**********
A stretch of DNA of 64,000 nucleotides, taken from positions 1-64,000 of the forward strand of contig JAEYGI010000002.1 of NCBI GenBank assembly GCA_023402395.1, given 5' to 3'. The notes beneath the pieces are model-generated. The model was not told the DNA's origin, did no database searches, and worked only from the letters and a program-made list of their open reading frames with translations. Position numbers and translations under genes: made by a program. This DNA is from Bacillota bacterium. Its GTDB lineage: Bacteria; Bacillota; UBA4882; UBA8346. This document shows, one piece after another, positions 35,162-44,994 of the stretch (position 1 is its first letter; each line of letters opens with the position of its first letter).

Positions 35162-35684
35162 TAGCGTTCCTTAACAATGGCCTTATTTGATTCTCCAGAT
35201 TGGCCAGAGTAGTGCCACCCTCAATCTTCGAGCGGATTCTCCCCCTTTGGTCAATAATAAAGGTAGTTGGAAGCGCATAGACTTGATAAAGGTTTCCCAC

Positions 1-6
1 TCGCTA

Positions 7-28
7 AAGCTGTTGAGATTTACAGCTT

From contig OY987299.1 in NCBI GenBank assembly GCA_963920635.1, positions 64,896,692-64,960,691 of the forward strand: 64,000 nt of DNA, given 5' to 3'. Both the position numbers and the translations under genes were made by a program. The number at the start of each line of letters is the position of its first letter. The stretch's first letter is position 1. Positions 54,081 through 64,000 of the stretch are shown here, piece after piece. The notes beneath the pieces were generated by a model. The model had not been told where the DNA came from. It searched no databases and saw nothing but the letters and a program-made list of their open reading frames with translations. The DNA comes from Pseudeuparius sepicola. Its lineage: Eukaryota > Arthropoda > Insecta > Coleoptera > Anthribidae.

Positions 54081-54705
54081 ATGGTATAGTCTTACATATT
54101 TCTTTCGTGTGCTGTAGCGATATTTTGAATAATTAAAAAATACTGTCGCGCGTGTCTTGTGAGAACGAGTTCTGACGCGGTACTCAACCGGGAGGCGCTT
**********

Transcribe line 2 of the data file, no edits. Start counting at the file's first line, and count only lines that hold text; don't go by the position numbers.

Positions 35162-35684